Indian IT Staffing Company Owner Kishore Kumar Kavuru Sentenced to 15-Months in Prison for H-1B Visa Fraud
November 23, 2021 - Sunnyvale, CA based Indian IT Staffing Company owner Kishore Kumar Kavuru was sentenced to 15-months in prison for H-1B visa fraud today by U.S. District Judge Judge Edward J. Davila.
Kishore Kumar Kavuru, according to the indictment, falsified over 100 H-1B visa applications and obtained more than $1.5 million in fraud proceeds.
Prior Guilty PleaKishore Kumar Kavuru pleaded guilty to one count of visa fraud on May 24, 2021
According to the May 24, 21 plea agreement:
Kavuru stated he owned, operated, and was CEO of four different staffing companies. His companies specialized in obtaining H-1B visas for foreign skilled workers and placing these individuals in the United States at technology firms seeking qualified H-1B contractors. Known as H-1B Specialty Occupation Workers program, the H-1B visa program allows an employer to temporarily hire a skilled foreign worker in the United States on a nonimmigrant basis. The position must qualify as a “specialty occupation,” that is, one that requires the application of specialized knowledge and a bachelor’s degree or equivalent in the specialty. At the four staffing companies he owned and ran, Kavuru was responsible for creating H-1B visa applications for foreign workers and submitting them to the appropriate government agencies of the United States.Besides the prison term, the court ordered Kishore Kumar Kavuru to forfeit $533,350.03 and included a three year period of supervision following his release from prison.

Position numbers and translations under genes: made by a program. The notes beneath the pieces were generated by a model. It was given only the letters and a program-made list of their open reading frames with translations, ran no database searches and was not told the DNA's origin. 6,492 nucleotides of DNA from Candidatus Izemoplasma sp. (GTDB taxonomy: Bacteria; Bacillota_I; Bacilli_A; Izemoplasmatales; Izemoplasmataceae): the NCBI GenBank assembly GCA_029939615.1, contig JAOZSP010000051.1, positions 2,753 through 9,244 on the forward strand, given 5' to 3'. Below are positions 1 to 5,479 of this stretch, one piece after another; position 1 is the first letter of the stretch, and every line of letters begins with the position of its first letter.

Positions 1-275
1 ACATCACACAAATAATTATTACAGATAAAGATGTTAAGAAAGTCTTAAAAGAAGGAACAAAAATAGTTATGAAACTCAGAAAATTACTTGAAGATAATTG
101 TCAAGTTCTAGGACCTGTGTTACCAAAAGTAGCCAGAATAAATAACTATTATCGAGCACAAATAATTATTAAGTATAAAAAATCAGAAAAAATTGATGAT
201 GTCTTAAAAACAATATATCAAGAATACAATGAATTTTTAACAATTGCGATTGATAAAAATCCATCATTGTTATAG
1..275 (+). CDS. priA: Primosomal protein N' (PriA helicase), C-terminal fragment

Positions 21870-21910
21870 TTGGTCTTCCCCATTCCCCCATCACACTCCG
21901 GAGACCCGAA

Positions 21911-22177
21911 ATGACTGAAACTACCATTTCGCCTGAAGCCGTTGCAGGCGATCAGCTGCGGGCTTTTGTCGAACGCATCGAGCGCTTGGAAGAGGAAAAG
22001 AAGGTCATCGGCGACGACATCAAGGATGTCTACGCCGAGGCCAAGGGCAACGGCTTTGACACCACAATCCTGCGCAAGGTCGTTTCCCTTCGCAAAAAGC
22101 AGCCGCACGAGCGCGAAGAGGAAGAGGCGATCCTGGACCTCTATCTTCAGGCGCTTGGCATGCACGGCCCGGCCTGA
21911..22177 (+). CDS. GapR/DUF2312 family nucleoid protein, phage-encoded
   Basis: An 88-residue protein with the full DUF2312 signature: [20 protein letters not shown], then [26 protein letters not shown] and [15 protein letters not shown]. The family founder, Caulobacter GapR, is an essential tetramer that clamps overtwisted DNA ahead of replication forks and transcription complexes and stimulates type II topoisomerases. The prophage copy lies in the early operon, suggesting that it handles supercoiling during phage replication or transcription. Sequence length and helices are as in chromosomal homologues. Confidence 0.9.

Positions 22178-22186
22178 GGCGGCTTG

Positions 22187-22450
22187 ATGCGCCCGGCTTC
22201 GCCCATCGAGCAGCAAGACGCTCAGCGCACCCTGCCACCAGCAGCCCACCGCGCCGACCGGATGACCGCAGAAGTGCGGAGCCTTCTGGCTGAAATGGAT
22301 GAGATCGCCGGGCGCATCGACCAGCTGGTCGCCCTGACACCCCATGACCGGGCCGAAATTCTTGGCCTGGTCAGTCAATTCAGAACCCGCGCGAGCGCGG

Kavuru admitted in his plea agreement that from 2009 through at least 2017 he engaged in a scheme to obtain H-1B visas from government agencies by submitting H-1B applications that contained false and fraudulent statements. Kavuru admitted to submitting more than one hundred applications that falsely described available H-1B positions and falsely stated that the H-1B workers were to be placed at the positions at specific companies. Kavuru admitted he knew at the time he submitted the applications that the companies did not have the named jobs and that he did not intend to place the workers at those companies. None of those foreign skilled workers were ever placed at those companies. Kavuru – or one of his employees at Kavuru’s direction – nevertheless signed the visa applications attesting under penalty of perjury to the truth of those false statements.
Kavuru further admitted that he required the H-1B foreign skilled workers to pay him thousands of dollars in cash for the cost of preparing and submitting their H-1B visa petitions, which is a violation of U.S. Department of Labor (US DOL) regulations. He also admitted requiring his H-1B visa recipients to go unpaid for months while he looked for legitimate H-1B positions for them, violating US DOL regulations by failing to pay H-1B workers while they are “benched” in this manner.
Kishore Kumar Kavuru will begin serving his 15-months prison term on February 10, 2022.